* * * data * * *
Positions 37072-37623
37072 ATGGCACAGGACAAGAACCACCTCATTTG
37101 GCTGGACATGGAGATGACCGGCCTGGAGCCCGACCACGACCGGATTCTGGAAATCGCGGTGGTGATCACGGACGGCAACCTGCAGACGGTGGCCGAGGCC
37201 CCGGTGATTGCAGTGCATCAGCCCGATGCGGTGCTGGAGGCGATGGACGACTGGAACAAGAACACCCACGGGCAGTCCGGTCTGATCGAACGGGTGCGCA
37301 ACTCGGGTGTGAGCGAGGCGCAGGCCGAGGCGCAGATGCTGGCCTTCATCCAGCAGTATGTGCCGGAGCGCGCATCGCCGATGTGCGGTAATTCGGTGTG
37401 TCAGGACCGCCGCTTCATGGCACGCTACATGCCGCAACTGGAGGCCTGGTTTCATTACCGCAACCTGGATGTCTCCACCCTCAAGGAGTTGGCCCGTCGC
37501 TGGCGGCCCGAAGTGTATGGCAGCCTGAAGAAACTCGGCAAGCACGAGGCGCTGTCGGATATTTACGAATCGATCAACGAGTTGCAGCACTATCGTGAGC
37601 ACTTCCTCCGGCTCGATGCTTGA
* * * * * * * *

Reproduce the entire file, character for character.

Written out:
Positions 37072-37623
37072 ATGGCACAGGACAAGAACCACCTCATTTG
37101 GCTGGACATGGAGATGACCGGCCTGGAGCCCGACCACGACCGGATTCTGGAAATCGCGGTGGTGATCACGGACGGCAACCTGCAGACGGTGGCCGAGGCC
37201 CCGGTGATTGCAGTGCATCAGCCCGATGCGGTGCTGGAGGCGATGGACGACTGGAACAAGAACACCCACGGGCAGTCCGGTCTGATCGAACGGGTGCGCA
37301 ACTCGGGTGTGAGCGAGGCGCAGGCCGAGGCGCAGATGCTGGCCTTCATCCAGCAGTATGTGCCGGAGCGCGCATCGCCGATGTGCGGTAATTCGGTGTG
37401 TCAGGACCGCCGCTTCATGGCACGCTACATGCCGCAACTGGAGGCCTGGTTTCATTACCGCAACCTGGATGTCTCCACCCTCAAGGAGTTGGCCCGTCGC
37501 TGGCGGCCCGAAGTGTATGGCAGCCTGAAGAAACTCGGCAAGCACGAGGCGCTGTCGGATATTTACGAATCGATCAACGAGTTGCAGCACTATCGTGAGC
37601 ACTTCCTCCGGCTCGATGCTTGA